If you’re a writer looking to work lighthearted wordplay into your fiction, prose, poetry, or song lyrics, you might give spoonerisms a whirl. In this post, we’ll explain what a spoonerism is, give some examples, and explore the possibilities for their use in your writing.
What Are Spoonerisms?
A spoonerism occurs in speech or writing when letters or syllables are swapped between words in a phrase. The swapping of sounds could be unintentional or purposeful. For example,
That young man is wearing his pants bass-ackwards!
Spoonerisms were named after Oxford professor and ordained minister William Archibald Spooner (1844–1930), who reputedly mixed up his sounds often. Examples include the time Spooner referred to the hymn “Conquering Kings Their Titles Take” from the pulpitas:
“Kinkering Congs Their Titles Take.”
Perhaps you’ve experienced similar slips of the tongue? After all, it’s easy for words to become scrambled when our brains are working faster than our mouths.
Because spoonerisms are so unexpected, they may cause some mild embarrassment for the speaker or provoke peals of surprised laughter from an audience. Putting that unexpected quality to good use, spoonerisms in writing are fresh opportunities to sneak in some wordplay.
Spoonerisms in Literature
Shel Silverstein’s Runny Rabbit: A Billy Sook is a collection of kids’ poems based on spoonerisms. Here’s one titled “The Kungle Jing”:
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“Oh I am the Jing of the Kungle,”
Runny roared to one and all
When he wore his cion’s lostume
To the Walloheen bostume call.
But there he met a leal rion
Who said, “You’d best cake tare,
And do not start believin’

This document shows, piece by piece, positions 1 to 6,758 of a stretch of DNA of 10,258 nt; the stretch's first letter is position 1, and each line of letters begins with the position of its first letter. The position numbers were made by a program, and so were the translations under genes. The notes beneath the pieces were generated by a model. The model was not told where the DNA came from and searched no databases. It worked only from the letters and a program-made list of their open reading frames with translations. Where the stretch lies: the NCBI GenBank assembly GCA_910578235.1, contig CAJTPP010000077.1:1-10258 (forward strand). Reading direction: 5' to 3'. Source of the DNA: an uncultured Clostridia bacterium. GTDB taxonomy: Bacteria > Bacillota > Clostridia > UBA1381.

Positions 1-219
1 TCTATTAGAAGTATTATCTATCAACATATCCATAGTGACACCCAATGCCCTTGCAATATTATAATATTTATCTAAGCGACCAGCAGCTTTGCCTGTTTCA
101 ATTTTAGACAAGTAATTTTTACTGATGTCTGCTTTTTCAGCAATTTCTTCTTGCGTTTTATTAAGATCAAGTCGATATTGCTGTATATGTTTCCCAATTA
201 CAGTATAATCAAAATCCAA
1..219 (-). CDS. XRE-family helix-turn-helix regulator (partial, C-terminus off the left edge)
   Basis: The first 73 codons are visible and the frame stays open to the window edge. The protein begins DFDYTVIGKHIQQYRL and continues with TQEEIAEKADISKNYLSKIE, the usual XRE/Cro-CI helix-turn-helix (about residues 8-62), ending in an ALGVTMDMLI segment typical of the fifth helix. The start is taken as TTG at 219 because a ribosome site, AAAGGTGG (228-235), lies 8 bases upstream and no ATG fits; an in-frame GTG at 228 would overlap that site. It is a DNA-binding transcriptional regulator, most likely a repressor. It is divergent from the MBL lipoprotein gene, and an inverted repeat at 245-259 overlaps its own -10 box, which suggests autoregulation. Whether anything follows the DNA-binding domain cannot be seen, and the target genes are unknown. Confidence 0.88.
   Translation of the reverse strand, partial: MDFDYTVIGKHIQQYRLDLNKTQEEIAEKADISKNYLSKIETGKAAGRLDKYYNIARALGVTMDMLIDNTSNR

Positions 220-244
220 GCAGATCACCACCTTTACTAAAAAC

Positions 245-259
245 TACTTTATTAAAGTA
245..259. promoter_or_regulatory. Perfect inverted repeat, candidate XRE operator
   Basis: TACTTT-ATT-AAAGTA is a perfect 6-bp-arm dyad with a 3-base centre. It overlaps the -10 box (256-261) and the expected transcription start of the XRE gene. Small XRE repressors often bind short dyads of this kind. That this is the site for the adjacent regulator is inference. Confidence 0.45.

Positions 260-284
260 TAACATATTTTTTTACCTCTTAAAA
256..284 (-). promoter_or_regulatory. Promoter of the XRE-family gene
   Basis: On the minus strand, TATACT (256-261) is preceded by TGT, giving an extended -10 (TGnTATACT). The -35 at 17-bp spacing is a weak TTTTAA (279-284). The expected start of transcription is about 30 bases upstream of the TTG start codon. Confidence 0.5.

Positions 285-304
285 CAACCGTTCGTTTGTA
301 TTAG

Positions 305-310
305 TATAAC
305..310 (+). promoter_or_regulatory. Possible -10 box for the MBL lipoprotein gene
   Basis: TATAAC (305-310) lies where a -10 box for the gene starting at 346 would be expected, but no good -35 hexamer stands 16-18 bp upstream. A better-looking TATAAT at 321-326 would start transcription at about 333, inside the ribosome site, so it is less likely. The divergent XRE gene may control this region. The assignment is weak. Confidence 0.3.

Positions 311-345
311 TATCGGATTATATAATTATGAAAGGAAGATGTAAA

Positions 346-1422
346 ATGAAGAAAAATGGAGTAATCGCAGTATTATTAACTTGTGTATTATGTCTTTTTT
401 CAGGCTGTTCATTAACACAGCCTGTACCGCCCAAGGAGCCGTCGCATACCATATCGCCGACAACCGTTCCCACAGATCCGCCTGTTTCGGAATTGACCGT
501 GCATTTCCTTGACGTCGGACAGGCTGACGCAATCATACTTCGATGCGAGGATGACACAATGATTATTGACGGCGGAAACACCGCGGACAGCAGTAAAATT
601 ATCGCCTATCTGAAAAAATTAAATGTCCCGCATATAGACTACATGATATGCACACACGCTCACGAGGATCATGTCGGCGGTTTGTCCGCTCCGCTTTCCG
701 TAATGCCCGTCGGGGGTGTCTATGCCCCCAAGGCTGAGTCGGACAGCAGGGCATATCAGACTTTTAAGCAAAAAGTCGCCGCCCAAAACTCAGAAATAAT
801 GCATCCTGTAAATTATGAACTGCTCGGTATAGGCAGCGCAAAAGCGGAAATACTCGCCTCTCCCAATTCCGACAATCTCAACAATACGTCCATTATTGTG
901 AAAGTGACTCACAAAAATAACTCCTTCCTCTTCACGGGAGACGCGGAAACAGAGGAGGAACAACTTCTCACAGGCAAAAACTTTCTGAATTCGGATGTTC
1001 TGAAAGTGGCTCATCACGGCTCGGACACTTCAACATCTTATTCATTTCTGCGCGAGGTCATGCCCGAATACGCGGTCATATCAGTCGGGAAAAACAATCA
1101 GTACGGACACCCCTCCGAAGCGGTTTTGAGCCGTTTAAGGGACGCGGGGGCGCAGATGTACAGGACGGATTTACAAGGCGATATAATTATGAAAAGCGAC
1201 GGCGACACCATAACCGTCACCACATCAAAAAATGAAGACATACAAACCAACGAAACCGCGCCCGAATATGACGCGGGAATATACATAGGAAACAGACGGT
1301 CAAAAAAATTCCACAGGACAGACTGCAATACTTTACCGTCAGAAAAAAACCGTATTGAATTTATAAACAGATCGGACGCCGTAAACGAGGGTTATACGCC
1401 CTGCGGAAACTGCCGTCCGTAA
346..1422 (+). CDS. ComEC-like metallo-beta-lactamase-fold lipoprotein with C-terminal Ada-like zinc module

You’re the costume that you wear.”
Part of the pleasure of reading these poems is decoding the language. With spoonerisms, writers may offer their readers an opportunity to smile, laugh, or feel that smug satisfaction of cracking a small code.
Spoonerisms Are Everywhere
Spoonerisms pop up in literature, music, and any written or spoken text. Political discourse is a natural opportunity for spoonerisms. The long-running Washington, DC political sketch comedy group Capitol Steps had a popular routine called “Lirty Dies” with the slogan “Just whip your flurds.” In a humorous way, it plays on the notion of people not entirely trusting what they’re hearing (or knowing what they’re saying) when it comes to politics.
Proofreading and Editing
Now that you know more about spoonerisms, you’ll likely notice them more. Whether your aim is to write a poem that makes a child laugh, to add an interesting detail to a mystery plot, or design a t-shirt with a subversive or funny message, spoonerisms give you options for wordplay.
So, have some fun by creatively switching the consonants, vowels, or even syllables of words in phrases. And if you’d like to have your wordplay reviewed by one of our professional editors, we can help. Submit a free sample today.